In the run-up to the 2006 FIA Formula One World Championship finale, the battles for the drivers' and constructors' titles are still up in the air. Likewise, there is a great deal in the balance for the BMW Sauber F1 Team in this 18th and final ...
In the run-up to the 2006 FIA Formula One World Championship finale, the battles for the drivers' and constructors' titles are still up in the air. Likewise, there is a great deal in the balance for the BMW Sauber F1 Team in this 18th and final grand prix of the season, to be held in São Paulo on 22nd October.
The young team embarked on its debut season from eighth place and is currently fifth in the constructors' championship with a one-point lead over Toyota. Drivers Nick Heidfeld and Robert Kubica aim to defend this position at the Brazilian Grand Prix. If they manage that, it would mean a successful conclusion to a maiden season in which the BMW Sauber F1 Team has already achieved far more than could be expected.
"I always enjoy coming to São Paulo. Not only is Interlagos one of my favourite circuits, I also love the flight path into the city. It's incredible to be hovering for minutes on end above those endless housing districts and shanty towns. Unfortunately crime is an issue here, as it is in many of the world's major conurbations. But we drivers don't really get to see any of it."
"Of course my fondest memory is of winning my first podium place here in 2001 with the Sauber Team. It was a difficult race in wet conditions, but everything worked out and in the end I was able to take third place on the podium next to David Coulthard and Michael Schumacher."
"I would rate the Ferra dura turn as one of the best in the whole racing calendar, although the bumpy surface of the track is not so nice. But they say it was improved last year, when I couldn't race due to injury. I'll have to see for myself, and I hope to round off the season with a successful race."
"I know the São Paulo track from racing there in 2002 in Formula Renault 2000, as I was invited for the last round of the Brazilian championship. It is a very nice track and I like the configuration, even though it is a bit bumpy. There is a really big uphill section that you cannot see on television after the last corner, which brings you to the main straight. There are some difficult corners, but I think it will be a good experience to go back to Interlagos with Formula One."
"Carnival, nice girls, good weather, football, magic, rainforest - that's what comes to mind when I think of Brazil. I know a bit about it as I have had Brazilian team-mates. They are great fun. I think the people here are open for anything. Now with Felipe Massa they maybe have another hero coming up."
"I think the circuit is one of the hardest of the whole season because it is very bumpy and old, and you feel every bump in an F1 car because it is very hard. I think for the race it is physically a very tough job to get through 71 laps. Every time the race finishes the drivers look completely shattered. Also in the race itself I remember two years ago seeing Kimi Räikkönen and Fernando Alonso laying their heads against the headrest."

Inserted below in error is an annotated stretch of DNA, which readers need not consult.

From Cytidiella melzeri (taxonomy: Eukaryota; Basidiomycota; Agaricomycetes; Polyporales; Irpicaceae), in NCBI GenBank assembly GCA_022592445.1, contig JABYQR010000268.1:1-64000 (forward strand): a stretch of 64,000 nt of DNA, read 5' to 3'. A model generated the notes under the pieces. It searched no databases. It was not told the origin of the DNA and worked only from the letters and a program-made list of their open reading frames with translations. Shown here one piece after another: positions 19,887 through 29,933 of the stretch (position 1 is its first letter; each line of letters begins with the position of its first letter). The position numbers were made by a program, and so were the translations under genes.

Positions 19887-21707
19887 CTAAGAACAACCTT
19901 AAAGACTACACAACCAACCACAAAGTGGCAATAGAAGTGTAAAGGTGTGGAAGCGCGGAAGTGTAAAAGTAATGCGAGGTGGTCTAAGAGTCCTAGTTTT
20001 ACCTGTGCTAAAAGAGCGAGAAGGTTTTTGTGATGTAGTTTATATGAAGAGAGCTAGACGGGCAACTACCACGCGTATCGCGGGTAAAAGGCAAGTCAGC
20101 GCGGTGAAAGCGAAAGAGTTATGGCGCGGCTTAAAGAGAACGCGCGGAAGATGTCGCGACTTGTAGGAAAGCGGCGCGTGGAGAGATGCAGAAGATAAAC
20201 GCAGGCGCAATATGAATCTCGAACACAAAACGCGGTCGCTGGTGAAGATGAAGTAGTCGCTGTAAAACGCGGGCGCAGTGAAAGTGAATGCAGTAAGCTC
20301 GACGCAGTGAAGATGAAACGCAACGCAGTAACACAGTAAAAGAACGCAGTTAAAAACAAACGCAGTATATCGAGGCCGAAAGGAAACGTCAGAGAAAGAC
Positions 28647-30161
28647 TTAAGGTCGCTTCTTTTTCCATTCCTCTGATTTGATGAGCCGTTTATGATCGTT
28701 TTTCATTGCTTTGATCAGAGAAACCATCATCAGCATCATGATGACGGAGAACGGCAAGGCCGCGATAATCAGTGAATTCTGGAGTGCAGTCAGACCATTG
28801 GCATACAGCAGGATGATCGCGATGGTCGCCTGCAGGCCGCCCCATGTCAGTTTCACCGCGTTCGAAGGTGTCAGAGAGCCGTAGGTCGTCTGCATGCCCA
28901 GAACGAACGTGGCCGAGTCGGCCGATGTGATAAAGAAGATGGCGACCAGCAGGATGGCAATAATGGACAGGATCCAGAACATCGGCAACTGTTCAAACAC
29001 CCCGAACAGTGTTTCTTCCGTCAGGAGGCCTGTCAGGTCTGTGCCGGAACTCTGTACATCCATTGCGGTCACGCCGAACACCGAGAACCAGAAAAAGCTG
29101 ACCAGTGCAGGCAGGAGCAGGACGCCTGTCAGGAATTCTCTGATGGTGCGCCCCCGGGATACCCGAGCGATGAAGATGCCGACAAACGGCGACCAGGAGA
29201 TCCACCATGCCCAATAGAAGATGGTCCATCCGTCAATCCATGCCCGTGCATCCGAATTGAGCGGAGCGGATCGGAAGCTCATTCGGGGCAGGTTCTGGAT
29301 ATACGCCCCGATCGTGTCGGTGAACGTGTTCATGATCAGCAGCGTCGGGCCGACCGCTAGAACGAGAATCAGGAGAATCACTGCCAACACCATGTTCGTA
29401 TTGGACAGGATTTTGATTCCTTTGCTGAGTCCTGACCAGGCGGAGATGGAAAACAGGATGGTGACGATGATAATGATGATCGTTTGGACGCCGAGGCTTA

Mario Theissen, BMW Motorsport Director:
"We came back from the two Asian races with three points and are heading for Brazil and the final race of the season one point clear of Toyota in the constructors' championship. We will do everything we can to defend this position. However, even before the last race of 2006 it is quite clear that we have achieved more than we could have expected in our first season with the BMW run team."
"In qualifying we made it into the top ten 17 times, and on one occasion even got onto the second row of the grid. In the 17 races so far we have made it into the points 15 times and even taken two podium places - thanks to Nick in Budapest and Robert in Monza. The bottom line is that we are ahead of schedule. But even more important than that is the fact that we have made steady progress during the course of the season. We are on a good path."
"The circuit in Interlagos is very varied and challenging. And then there's the weather, which is often unpredictable in São Paulo. The engines take the strain on the start/finish straight, which is not only long but also on a rising gradient - and that makes for an exciting start to the race. A particular feature of the São Paulo track is its altitude: due to the low air density, engines lose about eight percent of their power as compared with sea level. I am certain we are going to witness an exciting final to the season."
Willy Rampf, Technical Director:
"In terms of aerodynamics, Interlagos presents a real challenge. While the first and third sectors feature long flat-out sections, the middle sector with its many turns ideally demands maximum downforce. In the end it's a question of finding the optimum compromise. At any rate, high aerodynamic efficiency in the car is crucially important."
"Although the track has been repeatedly resurfaced in parts, it is still quite a mogul field. That's why it's even more crucial here than on other circuits to work out an optimal mechanical set-up. Tyre choice is also difficult because temperatures can fluctuate greatly at this time of year. The rough asphalt means that tyre wear is definitely an issue."
"The strong likelihood of rain often calls for a compromise set-up to cope with both dry and wet conditions on the circuit. As at Imola and Istanbul, the GP at Interlagos is run in an anti- clockwise direction. That involves a corresponding strain on the drivers' neck muscles."
-credit: bmw sauber